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Comment Re:Just makes them look even more guilty (Score 1) 319

With a consistent test, the auto manufacturer can come within, say, 5% of the emission limits. With random tests, the manufacturer has to come in way low to beat the odds on the test. Assuming that the emission limits are reasonable, and that reducing emissions further will cost somehow, it's much better to have a consistent test.

You have a fundamental misunderstanding of corporate profits. Corporations cannot simply decree how much revenue they get; they have to sell products or services or something to customers, and that's their revenue. This means that it's governed by laws of supply and demand. When selling a given product, there is a price that will bring in the most profit, based on the individual production cost of something and the demand curve. There will be other expenses that don't depend on how many items the corp makes, and those determine whether the corporation is profitable or not. If fixed expenses go up, they come out of corporate profits because there's no way to change the item price to make more money (if the corp could have changed prices to make more money, it would have). If individual unit expenses go up, the price will go up, but that means fewer units will be sold, and the price will almost certainly stabilize at a point where there's less per-unit profit.

Therefore, imposing costs due to environmental regulation, or anything else, cuts into corporate profits.

Further, some things have significant externalities that are not accounted for in the price. Since we're talking about the environment, assume that a certain product produces a lot of pollution in its manufacture (gold) or use (cars). This pollution imposes costs on people, which are not accounted for in the manufacture, buying, or selling, and therefore which distort the market. This results in more polluting stuff being produced and bought than is optimum. This is a version of the Tragedy of the Commons.

I'm also not sure what you think contractual obligations will do to deal with pollution, say. I don't sign contracts with people saying how much pollution I'm going to allow them. The contractual obligations are going to be between the manufacturer and suppliers or manufacturers and customers, and it's to the immediate financial interest of all three of those to disregard externalities. Who's going to sign a contract with whom limiting pollution?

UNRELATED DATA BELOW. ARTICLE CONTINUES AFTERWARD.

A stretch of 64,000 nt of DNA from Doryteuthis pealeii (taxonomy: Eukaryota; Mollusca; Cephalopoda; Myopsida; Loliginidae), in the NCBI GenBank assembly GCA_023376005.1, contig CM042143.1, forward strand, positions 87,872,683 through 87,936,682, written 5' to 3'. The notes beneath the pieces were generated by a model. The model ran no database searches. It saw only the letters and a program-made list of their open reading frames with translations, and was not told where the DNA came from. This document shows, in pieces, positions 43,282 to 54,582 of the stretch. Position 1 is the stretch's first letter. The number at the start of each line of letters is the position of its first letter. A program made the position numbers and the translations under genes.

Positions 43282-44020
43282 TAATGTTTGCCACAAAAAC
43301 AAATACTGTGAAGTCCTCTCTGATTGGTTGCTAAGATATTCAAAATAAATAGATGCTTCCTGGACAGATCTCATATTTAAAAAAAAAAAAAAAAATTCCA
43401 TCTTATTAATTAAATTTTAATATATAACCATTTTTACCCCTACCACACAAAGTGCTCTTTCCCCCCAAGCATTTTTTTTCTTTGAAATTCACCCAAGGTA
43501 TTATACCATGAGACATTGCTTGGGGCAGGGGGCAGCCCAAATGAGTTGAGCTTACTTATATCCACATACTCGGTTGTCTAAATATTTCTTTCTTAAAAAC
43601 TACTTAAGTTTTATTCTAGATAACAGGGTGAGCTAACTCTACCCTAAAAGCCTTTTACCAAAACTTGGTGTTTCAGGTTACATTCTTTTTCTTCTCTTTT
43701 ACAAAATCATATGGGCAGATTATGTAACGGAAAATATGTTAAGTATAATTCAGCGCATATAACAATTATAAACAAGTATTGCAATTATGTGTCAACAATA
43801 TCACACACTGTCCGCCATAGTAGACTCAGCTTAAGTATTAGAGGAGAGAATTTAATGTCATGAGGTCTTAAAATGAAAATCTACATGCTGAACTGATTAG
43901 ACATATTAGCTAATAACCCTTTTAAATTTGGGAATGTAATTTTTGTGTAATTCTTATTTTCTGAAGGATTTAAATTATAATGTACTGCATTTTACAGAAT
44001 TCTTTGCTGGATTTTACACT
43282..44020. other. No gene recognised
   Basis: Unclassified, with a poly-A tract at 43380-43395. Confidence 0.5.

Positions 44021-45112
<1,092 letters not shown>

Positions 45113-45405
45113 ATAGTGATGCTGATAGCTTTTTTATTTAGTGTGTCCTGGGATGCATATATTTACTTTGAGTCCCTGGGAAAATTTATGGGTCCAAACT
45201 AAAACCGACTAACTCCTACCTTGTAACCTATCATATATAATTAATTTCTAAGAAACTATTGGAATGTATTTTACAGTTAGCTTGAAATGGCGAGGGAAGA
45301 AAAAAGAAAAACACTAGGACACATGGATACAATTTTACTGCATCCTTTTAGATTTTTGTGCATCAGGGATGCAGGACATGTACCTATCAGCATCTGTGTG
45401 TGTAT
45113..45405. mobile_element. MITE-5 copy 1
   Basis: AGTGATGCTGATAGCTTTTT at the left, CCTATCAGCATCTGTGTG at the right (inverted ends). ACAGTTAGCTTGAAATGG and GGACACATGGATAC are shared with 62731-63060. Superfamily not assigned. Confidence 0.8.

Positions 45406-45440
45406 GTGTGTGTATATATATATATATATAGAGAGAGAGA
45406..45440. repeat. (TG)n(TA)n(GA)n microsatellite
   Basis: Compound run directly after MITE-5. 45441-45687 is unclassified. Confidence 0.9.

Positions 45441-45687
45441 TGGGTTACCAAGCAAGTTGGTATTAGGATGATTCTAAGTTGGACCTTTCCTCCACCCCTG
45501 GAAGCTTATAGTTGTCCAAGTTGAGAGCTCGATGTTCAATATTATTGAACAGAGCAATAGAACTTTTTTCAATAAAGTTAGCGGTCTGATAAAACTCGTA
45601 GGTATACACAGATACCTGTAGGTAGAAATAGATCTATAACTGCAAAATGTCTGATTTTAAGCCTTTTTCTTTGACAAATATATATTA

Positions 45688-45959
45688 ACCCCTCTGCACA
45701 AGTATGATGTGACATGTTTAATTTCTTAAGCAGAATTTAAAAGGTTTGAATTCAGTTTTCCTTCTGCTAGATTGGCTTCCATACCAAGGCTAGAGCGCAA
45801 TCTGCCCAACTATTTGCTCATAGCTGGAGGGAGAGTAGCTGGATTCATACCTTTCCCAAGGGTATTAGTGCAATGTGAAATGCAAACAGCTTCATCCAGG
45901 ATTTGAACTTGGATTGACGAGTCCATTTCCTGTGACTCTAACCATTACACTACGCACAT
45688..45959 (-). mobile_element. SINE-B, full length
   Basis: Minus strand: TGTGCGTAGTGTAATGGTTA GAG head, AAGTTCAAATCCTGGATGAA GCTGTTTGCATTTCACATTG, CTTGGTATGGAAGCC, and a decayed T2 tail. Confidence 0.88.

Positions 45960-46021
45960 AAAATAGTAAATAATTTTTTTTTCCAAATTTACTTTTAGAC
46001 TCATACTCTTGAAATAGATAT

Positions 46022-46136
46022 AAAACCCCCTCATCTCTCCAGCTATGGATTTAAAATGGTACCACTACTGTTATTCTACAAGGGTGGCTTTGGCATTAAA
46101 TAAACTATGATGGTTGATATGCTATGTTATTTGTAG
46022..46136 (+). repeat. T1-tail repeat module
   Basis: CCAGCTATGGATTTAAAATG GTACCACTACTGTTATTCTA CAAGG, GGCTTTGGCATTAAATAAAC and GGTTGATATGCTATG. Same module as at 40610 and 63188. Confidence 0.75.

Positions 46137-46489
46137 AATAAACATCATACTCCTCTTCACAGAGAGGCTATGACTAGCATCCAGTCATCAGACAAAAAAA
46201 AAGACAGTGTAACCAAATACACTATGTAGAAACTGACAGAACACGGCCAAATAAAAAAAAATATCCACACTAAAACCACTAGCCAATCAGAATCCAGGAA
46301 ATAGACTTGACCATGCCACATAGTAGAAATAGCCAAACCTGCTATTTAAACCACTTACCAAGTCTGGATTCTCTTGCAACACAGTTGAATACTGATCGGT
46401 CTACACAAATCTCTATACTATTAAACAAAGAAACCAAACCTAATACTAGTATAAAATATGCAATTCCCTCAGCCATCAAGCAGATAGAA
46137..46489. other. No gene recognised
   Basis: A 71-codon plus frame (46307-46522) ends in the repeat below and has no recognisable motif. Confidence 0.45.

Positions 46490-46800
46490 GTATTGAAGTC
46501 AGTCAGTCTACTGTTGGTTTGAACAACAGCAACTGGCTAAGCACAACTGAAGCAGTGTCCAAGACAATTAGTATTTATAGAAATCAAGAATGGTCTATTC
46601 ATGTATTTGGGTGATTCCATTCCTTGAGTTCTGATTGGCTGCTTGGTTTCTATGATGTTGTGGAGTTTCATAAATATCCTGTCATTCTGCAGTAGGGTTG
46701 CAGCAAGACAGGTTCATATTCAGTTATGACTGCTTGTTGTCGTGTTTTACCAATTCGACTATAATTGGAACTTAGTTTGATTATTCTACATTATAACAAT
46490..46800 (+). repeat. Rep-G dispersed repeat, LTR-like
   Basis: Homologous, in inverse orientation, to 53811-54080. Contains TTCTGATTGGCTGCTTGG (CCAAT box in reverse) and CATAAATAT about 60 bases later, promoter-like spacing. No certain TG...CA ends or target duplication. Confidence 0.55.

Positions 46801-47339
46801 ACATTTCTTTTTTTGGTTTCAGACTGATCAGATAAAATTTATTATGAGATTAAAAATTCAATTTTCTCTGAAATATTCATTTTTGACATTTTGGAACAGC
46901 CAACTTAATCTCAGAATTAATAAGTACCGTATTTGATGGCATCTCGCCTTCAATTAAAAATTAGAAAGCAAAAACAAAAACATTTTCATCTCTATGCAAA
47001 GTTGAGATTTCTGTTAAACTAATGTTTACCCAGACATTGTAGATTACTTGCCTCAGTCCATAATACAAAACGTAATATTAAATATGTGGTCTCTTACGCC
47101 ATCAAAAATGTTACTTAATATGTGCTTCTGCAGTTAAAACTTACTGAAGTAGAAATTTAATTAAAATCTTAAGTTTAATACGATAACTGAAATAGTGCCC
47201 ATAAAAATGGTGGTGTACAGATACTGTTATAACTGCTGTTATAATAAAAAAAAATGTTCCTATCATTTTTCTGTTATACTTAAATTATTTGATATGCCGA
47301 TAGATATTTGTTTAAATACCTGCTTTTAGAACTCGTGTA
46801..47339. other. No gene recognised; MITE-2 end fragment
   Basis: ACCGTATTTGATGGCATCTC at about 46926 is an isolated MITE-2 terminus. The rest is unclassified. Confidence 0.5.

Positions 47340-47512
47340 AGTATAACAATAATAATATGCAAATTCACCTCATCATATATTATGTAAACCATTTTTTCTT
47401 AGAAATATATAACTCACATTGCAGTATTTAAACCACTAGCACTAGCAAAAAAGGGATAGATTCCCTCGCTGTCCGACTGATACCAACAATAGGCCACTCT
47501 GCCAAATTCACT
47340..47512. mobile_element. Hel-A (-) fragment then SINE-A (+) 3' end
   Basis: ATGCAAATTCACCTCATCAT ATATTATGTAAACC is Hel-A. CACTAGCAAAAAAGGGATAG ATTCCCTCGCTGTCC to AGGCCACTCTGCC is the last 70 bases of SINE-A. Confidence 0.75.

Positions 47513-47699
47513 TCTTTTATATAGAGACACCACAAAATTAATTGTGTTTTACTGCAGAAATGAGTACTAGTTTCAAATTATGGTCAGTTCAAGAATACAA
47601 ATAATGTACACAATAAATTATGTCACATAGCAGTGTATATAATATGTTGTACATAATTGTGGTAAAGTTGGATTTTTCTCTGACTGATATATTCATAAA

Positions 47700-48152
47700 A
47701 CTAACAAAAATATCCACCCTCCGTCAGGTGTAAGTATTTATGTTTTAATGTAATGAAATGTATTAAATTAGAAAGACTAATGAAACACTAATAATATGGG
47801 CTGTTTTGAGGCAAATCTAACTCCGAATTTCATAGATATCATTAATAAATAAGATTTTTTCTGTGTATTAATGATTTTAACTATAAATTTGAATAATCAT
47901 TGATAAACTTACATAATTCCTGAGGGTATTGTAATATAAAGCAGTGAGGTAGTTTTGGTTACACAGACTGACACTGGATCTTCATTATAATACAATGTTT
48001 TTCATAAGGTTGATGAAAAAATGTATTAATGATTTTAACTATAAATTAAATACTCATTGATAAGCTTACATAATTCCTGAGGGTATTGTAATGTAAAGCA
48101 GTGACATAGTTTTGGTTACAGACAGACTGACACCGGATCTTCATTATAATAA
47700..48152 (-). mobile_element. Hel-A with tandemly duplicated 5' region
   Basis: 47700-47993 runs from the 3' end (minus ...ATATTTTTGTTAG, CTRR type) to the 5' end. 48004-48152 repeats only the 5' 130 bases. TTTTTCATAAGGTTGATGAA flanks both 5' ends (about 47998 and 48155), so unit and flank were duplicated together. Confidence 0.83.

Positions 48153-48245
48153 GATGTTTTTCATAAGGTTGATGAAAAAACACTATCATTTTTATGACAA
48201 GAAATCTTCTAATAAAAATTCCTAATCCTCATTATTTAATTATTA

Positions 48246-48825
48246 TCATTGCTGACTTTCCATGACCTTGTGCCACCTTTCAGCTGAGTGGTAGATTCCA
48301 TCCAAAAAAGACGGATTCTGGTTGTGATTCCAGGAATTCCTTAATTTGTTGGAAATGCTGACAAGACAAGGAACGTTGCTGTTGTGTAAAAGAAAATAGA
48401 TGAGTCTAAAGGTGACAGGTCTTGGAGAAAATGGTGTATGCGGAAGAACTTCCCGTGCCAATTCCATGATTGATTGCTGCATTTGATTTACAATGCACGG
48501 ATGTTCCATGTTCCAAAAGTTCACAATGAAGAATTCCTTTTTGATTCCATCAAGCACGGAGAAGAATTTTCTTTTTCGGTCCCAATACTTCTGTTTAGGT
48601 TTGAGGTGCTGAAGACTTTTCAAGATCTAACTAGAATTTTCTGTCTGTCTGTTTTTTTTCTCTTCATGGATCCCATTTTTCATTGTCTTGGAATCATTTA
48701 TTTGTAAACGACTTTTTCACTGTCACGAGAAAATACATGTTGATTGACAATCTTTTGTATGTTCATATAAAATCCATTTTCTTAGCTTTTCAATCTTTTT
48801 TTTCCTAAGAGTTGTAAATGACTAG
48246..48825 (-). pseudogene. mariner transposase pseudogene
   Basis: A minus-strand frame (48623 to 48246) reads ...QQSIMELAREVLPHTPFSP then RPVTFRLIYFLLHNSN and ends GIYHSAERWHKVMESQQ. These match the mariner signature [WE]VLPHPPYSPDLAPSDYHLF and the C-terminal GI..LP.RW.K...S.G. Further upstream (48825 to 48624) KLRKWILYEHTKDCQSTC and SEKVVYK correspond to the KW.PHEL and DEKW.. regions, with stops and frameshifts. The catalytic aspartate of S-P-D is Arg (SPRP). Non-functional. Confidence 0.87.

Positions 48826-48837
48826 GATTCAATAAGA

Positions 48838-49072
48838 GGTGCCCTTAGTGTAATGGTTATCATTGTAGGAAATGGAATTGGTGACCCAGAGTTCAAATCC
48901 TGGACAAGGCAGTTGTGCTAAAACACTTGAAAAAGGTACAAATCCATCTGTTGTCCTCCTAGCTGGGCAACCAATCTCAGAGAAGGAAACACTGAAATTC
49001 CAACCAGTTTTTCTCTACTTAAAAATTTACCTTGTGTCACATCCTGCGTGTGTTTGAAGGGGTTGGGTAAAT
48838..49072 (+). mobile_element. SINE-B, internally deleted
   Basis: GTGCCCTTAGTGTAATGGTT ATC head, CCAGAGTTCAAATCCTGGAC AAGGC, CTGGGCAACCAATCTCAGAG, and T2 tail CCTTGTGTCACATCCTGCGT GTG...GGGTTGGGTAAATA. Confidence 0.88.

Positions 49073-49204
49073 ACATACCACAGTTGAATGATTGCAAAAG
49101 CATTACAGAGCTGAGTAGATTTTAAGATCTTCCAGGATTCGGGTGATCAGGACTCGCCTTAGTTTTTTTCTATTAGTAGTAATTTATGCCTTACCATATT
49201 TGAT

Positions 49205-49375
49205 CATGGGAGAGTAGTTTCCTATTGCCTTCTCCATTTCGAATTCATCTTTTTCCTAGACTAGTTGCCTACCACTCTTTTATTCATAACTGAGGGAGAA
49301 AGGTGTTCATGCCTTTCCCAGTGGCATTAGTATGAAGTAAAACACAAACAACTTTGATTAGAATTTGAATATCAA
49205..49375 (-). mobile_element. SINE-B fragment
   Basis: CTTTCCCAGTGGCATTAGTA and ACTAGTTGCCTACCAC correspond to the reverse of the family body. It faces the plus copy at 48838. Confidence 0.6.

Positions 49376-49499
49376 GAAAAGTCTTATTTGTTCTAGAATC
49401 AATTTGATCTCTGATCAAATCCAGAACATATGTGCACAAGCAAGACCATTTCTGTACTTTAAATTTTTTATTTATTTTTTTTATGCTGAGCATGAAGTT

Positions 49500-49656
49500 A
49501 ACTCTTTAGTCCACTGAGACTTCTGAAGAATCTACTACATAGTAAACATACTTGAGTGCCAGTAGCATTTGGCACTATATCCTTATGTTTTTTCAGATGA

If you want a totalitarian economy, mandate that all disputes be settled through binding arbitration. The arbitrators look for return business, and so will tend to deliver decisions that favor their best customers, which will be the corps. Moreover, the damages or whatever they can award are typically limited by contract. Private arbitration is no substitute for a good public court system.

Comment Re:It was a test update (Score 1) 210

Real tools? LibreOffice is, in some respects, inferior to Microsoft Office (particularly with spreadsheets). What do you recommend as replacements for Quicken and TurboTax, bearing in mind that ease of use is an essential feature? Heck, what do you recommend to replace a certain program that interfaces a Windows computer with model railroad controls? (That's tricky stuff, by the way, since the standard's too vague.) There's lots of other programs that somebody's written for Windows and not Linux that certain people find very useful, and they frequently don't have acceptable equivalents on Linux.

If there's software on Linux that does what you want, great. I use my Windows laptop for games, TurboTax, and stuff that I could just as easily do on my Linux box except that that it's upstairs and I'm often downstairs (files shared through Dropbox). I do some CAD stuff at work, which means I need a Windows machine there. My in-laws used to have a GPS unit hooked up in a proprietary manner to a Windows laptop, and that did require Windows. My model railroad friend needs Windows to control his trains. I know someone who uses Windows needlepoint software, and I doubt that's got an equivalent on Linux. If they were to switch, they'd lose functionality that they couldn't replace.

It's the thousands of little applications like that that keep lots of people on Windows (and it takes only one to keep someone on Windows). After all, most people get Windows either because they don't know any better or it's most convenient or to run Windows-compatible software. People who want an audience for their software and don't want to do anything cross-platform typically write Windows-compatible software because of all the people who have Windows. It's a vicious circle, and will not be easily solved.

If you can tell the difference between working in Windows and in Linux, you're better at this than the vast majority of the population.

Comment Re:Antitrust... (Score 1) 222